23 Interesting Facts about Peppers

facts about peppers


Peppers come in many varieties, shapes, sizes and flavors. Both bell peppers and chili peppers are widely used for cooking worldwide. This article will explore 23 fascinating facts about these popular types of peppers.

Facts about Bell Peppers

Closeup of various bell peppers
Closeup of various bell peppers
  1. Bell peppers can be green, red, orange, yellow or purple depending on ripeness. Unripe green bell peppers are tart and crunchy. As they ripen, they turn red, orange, yellow or purple and become sweeter.
  2. Red bell peppers are simply ripe green peppers and are sweeter. A red bell pepper is a mature green bell pepper. As chlorophyll breaks down, the red pigment lycopene becomes visible and the flavor becomes sweeter.
  3. Bell peppers have the most vitamin C of any fruit or vegetable – more than oranges! One large red bell pepper contains over 300% of your daily vitamin C needs. They have even more than citrus fruits.
  4. The scientific name for bell peppers is Capsicum annuum. They belong to the nightshade family Solanaceae along with tomatoes, potatoes, and eggplant.
  5. Bell peppers originated in Central and South America. Wild pepper plants still grow in parts of Mexico, Central America, and the Andes.
  6. Columbus found them in the Caribbean in 1493. On his second voyage to the Americas, Columbus brought back pepper seeds to Spain.
  7. Peppers were named by Christopher Columbus after black peppercorns. Columbus wrongly thought the spicy chili peppers he found were related to black pepper from Asia.
  8. Bell peppers have no capsaicin, the chemical that makes chili peppers spicy. Unlike their spicy cousins, sweet bell peppers contain no capsaicin at all which is why they have no heat.

List of Peppers by Heat

Carolina reaper peppers in a wooden bowl.

New chile peppers are cultivated every year, but the hottest known pepper in the world is the Carolina Reaper. The bell pepper ranks at the bottom of the hotness scale with zero heat units. Check out everything in between on this list of common peppers and their Scoville heat units:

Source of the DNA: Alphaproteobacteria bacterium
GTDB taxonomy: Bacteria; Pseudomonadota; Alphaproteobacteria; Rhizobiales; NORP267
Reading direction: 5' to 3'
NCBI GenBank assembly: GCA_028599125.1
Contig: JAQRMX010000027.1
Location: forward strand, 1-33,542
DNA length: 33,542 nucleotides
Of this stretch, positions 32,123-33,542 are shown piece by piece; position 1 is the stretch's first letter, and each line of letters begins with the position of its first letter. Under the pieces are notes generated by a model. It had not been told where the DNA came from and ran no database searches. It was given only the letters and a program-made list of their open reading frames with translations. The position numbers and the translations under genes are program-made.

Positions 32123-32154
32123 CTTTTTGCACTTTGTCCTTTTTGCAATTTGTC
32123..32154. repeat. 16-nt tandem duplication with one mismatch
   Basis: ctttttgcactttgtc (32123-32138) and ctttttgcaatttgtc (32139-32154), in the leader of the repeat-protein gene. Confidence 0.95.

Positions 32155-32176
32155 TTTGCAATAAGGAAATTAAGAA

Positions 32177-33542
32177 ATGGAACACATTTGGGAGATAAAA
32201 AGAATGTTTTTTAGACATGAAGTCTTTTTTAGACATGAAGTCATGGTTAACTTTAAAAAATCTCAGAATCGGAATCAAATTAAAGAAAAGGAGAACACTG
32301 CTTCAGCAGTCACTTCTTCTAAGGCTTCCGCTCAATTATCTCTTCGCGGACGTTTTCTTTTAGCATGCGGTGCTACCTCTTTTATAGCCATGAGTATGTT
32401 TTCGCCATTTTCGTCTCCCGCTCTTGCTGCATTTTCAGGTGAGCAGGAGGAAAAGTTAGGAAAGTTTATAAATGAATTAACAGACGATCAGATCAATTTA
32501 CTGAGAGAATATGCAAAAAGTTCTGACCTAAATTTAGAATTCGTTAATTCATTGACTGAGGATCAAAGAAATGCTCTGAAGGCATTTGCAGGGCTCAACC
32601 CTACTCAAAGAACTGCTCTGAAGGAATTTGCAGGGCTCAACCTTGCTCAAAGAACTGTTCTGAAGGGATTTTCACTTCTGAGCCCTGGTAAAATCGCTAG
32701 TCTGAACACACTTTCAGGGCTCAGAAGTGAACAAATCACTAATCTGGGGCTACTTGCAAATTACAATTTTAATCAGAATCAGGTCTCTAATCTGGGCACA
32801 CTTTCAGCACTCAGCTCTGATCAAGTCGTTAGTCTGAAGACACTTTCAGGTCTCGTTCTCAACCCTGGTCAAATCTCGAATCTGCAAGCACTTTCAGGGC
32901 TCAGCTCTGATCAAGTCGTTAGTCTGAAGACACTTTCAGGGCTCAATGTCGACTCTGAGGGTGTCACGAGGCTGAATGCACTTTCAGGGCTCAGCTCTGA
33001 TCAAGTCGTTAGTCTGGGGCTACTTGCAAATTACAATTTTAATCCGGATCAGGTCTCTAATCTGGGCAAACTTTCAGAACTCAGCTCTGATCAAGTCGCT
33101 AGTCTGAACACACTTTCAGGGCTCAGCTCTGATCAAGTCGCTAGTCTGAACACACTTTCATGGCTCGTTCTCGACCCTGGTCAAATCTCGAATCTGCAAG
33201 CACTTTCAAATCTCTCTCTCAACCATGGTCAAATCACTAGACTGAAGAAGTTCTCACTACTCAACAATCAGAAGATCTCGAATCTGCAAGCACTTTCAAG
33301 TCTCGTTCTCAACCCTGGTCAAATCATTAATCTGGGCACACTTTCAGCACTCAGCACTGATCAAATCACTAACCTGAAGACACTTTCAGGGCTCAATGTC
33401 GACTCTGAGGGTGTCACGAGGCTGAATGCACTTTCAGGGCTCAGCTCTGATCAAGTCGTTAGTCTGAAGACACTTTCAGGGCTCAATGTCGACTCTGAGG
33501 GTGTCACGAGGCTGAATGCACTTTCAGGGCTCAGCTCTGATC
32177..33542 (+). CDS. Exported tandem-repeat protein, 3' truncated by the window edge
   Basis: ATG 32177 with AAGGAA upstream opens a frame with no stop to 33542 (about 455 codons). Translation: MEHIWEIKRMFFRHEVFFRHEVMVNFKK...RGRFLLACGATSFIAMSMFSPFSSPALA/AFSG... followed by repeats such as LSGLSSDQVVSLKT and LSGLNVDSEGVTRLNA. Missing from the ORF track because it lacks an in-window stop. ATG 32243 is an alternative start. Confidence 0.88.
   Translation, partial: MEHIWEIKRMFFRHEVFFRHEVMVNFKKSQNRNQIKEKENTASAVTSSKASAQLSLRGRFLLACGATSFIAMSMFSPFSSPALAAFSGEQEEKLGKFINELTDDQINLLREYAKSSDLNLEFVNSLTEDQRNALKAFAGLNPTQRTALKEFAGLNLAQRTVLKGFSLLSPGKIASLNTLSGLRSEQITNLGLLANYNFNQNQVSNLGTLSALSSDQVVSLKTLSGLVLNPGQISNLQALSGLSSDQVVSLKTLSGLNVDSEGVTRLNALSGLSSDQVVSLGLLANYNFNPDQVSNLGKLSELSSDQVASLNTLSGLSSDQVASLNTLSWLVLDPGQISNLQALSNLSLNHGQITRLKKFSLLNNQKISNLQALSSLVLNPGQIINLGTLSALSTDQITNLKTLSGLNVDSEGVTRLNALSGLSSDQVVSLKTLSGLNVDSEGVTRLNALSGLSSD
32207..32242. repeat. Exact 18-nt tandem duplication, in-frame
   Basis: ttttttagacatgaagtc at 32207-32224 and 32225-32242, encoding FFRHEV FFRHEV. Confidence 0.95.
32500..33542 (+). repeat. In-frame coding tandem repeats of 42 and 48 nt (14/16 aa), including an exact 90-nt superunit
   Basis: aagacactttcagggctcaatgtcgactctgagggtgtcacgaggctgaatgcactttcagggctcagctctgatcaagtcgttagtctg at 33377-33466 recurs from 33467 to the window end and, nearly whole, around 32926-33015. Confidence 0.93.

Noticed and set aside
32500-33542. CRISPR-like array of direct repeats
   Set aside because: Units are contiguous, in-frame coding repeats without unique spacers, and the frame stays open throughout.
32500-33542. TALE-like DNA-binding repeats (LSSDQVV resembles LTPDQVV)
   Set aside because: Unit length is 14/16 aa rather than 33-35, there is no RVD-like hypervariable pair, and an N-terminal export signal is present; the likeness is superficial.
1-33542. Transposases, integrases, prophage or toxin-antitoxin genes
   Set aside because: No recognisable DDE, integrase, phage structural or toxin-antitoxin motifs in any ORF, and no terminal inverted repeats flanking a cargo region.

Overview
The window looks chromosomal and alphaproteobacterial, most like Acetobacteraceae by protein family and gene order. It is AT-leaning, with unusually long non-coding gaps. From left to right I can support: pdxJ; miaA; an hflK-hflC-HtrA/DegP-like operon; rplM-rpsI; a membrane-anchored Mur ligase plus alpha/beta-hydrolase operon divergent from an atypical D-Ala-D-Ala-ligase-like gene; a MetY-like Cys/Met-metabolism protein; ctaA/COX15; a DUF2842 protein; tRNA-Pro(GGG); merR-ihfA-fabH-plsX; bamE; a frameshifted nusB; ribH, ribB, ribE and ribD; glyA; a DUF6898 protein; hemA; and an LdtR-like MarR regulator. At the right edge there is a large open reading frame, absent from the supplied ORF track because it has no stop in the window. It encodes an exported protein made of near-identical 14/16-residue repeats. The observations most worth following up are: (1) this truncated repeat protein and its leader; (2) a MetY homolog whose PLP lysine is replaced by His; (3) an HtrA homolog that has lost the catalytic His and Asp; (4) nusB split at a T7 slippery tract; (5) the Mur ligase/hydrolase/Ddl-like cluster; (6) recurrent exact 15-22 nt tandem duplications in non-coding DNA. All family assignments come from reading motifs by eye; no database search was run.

Pepper NameScoville Heat Units (SHU)
Carolina Reaper1,400,000 – 2,200,000 SHU
Trinidad Moruga Scorpion1,500,000 – 2,000,000 SHU
Ghost Pepper1,000,000 – 1,500,000 SHU
Red Savina Habanero Pepper500,000 – 750,000 SHU
Habanero Pepper350,000 – 500,000 SHU
Scotch Bonnet Pepper200,000 – 350,000 SHU
Birds Eye Chili50,000 – 100,000 SHU
Cayenne Pepper30,000 – 50,000 SHU
Serrano Pepper10,000 – 23,000 SHU
Jalapeno Pepper2,500 – 8,000 SHUs
Poblano Pepper1,000 – 1,500 SHU
Anaheim Pepper500 – 2,500 SHU
Pepperoncini Pepper100 – 500 SHU
Bell Pepper0 SHU

Facts about Chili Peppers

Variety of chili peppers. Red, green and yellow chili pepper on dark background top view
Variety of chili peppers. Red, green and yellow chili pepper on dark background top view
  1. There are over 60 varieties of chili peppers just in Mexico. From mild ancho peppers to fiery habaneros, Mexican cuisine makes use of many types of chilis.
  2. Chili peppers originated in Peru and Mexico over 6000 years ago. Archeologists have found ancient remains of chili peppers dating back thousands of years in South America.
  3. The Scoville scale measures the spiciness of chili peppers. It measures the concentration of capsaicin. A jalapeño ranges from 2,500 to 8,000 Scoville units.
  4. The Carolina Reaper is the world’s hottest chili pepper. With a staggering 1.6 million Scoville units, the Carolina Reaper holds the Guinness World Record for spiciest pepper.
  5. Birds cannot taste the spiciness of chili peppers. Their taste receptors do not detect capsaicin. This helps in dispersal when birds eat pepper seeds.
  6. Chili peppers have more vitamin C than oranges. Ounce for ounce, chili peppers like cayenne and habanero contain more vitamin C than citrus fruits.
  7. Capsaicin in chili peppers deters insects and fungi. It evolved as a natural pest deterrent to protect the peppers from predators.
  8. Chipotle peppers are smoked jalapeños. After harvesting, jalapeños are dried and smoked to make the popular chipotle flavor.
  9. The shishito pepper plays “Russian roulette” with spiciness. Most grilled shishitos are mild, but occasionally you’ll get a spicy one in the batch.

Health Benefits and Uses

Farmer holding peppers on the background of a crate with pepper
Farmer holding peppers on the background of a crate with pepper
  1. Peppers contain antioxidants like carotenoids and vitamin C. These compounds can help neutralize harmful free radicals to combat disease.
  2. They can help combat inflammation. The capsaicin in hot peppers has anti-inflammatory properties and may ease joint pain.
  3. Chili peppers help clear sinus congestion. Spicy foods like chilis make mucus membranes secrete, temporarily relieving blocked sinuses.
  4. Cayenne pepper can help stop bleeding. The capsaicin triggers pain receptors, so blood vessels constrict and slow bleeding.
  5. Peppers have been used in traditional Chinese medicine. Black peppercorns aid digestion while chilis treat pain in traditional practices.
  6. Both bell peppers and chili peppers are versatile ingredients in many cuisines worldwide. Their diversity, nutrition, flavor and culinary usefulness make them staples in kitchens globally.


This article covered 23 fascinating facts about peppers. We learned about the many varieties, origins, chemistry, uses, and health effects of both bell peppers and hot chili peppers.

These flavorful, nutritious peppers will continue to be dietary staples thanks to their nutrition, heat, and incredible versatility as ingredients. Both bell peppers and chilis are now important crops, foods, and spices used in traditional cooking across the world.

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